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By Kasey Richardson
/ CBS Colorado
Private art collections that were hidden for centuries are set to be on display.
The Denver Art Museum is introducing the “Her Brush: Japanese Women Artists from the Fong-Johnstone Collection” which highlights pieces from Japanese women.
“Truth is… these artists were overlooked because of their gender,” said Einor Cervone, Associate Curator of Asian Art at Denver Art Museum. “We are bringing them back to the limelight.”
The exhibition, which was announced to be revealed this month by the Denver Art Museum back in July, displays over 500 collections of Japanese art.
JUST ANNOUNCED! “Her Brush: Japanese Women Artists from the Fong-Johnstone Collection” will open at the Denver Art Museum on November 13, 2022. The exhibition presents 100 works of art including paintings, calligraphy and ceramics from 1600s-1900s Japan: https://t.co/383YzMyW2U pic.twitter.com/Mu8VscMdy5
“The art is primarily done by women artists, from the 17th century to the 20th century,” Cervone said.
As the museum reveals the new exhibit, most of the pieces will be featured for the first time ever.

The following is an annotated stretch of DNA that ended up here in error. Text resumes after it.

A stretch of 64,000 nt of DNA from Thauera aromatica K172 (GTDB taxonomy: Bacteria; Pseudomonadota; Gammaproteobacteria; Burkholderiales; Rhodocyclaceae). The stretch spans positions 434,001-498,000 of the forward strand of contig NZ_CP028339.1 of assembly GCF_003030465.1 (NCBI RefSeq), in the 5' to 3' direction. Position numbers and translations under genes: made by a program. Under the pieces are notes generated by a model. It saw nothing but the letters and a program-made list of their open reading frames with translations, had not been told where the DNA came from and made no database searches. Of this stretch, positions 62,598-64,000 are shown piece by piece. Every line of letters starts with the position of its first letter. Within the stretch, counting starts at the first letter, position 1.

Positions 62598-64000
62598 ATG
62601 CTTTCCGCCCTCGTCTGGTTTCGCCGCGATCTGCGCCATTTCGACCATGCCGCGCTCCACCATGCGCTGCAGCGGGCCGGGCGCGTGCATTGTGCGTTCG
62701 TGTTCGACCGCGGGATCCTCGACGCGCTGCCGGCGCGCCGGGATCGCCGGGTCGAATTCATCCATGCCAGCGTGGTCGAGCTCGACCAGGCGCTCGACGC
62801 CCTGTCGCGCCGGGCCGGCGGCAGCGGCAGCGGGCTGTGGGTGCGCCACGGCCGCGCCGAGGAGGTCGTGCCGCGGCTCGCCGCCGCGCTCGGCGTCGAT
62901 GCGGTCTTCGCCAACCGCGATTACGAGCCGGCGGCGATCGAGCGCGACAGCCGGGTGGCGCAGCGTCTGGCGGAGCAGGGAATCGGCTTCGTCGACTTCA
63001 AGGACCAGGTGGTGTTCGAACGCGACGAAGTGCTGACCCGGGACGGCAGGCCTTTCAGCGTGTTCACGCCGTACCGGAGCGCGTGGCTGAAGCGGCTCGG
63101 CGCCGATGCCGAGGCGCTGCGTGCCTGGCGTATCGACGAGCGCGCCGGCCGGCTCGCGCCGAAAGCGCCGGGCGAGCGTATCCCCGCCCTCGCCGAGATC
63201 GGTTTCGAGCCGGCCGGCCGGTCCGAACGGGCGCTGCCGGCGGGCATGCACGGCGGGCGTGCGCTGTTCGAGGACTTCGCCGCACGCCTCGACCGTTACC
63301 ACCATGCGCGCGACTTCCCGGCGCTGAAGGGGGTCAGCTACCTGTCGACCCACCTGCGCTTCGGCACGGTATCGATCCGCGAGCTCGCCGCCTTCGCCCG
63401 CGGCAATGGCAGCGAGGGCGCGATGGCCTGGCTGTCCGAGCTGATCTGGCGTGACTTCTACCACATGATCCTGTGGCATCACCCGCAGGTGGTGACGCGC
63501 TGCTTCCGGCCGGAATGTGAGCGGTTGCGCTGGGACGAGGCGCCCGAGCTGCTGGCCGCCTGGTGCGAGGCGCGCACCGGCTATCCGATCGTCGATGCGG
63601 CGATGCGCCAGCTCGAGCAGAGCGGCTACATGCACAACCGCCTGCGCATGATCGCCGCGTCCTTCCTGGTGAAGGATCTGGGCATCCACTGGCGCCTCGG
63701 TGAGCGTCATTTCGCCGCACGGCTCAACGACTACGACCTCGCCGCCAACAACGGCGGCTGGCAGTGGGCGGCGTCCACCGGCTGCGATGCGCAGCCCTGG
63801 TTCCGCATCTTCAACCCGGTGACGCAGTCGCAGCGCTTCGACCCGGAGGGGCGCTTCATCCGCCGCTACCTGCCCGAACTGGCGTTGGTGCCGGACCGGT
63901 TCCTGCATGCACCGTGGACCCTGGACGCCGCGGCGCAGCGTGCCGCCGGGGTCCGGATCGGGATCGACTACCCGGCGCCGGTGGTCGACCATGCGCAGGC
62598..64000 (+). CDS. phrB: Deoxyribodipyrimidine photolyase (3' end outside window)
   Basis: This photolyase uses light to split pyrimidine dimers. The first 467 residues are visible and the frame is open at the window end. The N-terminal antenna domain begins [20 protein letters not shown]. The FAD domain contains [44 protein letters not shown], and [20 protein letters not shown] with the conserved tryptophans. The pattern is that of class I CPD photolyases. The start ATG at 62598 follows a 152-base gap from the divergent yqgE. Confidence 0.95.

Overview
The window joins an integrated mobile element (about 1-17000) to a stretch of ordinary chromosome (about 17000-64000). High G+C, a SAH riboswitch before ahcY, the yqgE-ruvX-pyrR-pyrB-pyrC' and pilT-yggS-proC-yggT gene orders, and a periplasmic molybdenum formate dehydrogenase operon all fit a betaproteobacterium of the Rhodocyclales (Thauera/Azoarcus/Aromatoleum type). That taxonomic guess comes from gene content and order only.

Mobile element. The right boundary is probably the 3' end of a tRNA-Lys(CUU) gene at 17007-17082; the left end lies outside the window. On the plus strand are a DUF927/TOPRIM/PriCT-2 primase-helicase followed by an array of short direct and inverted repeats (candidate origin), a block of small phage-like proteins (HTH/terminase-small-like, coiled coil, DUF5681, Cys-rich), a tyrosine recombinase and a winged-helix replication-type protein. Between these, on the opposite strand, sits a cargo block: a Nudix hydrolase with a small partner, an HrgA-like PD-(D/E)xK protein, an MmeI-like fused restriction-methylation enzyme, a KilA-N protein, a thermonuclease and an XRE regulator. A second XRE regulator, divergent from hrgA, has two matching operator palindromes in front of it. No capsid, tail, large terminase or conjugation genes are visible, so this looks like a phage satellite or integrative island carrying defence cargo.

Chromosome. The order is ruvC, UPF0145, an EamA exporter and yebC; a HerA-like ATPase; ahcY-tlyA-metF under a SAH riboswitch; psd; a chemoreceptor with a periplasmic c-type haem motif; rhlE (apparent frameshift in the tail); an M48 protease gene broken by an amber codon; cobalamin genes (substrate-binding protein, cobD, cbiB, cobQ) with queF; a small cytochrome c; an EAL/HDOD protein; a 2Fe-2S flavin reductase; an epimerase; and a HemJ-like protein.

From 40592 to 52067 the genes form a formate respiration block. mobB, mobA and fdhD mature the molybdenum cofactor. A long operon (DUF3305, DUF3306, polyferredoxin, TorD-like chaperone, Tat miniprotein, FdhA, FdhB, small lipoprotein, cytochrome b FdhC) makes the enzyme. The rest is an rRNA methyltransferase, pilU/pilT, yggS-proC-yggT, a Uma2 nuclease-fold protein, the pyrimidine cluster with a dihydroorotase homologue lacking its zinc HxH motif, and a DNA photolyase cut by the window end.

“Some of them have waited four centuries. So, it’s an exciting moment.” Cervone said.
She says most Japanese women were trained in calligraphy and painting only to be good counterparts to the men in their lives.
“Some of them made the leap and became artists in their own light and that speaks volumes,” she said. “Imagine playing the piano in Victorian England and then becoming a pianist. That I believe is the best analogy.”
The exhibition also digs deeper into the artist, working as a portal into their personal worlds and private lives.
“Some of the works in the show were probably not produced to be sold or to be exhibited. Some of these are personal jottings,” Cervone said.
There’s also an interactive feature allowing viewers to create their own art. The feature is available to adults and children, while the tool is free to those who are 18 and under.
Denver Art Museum will open the exhibition on Nov. 13 and will be open until May 2023. The exhibition will be included for general admission.
First published on November 12, 2022 / 4:27 PM
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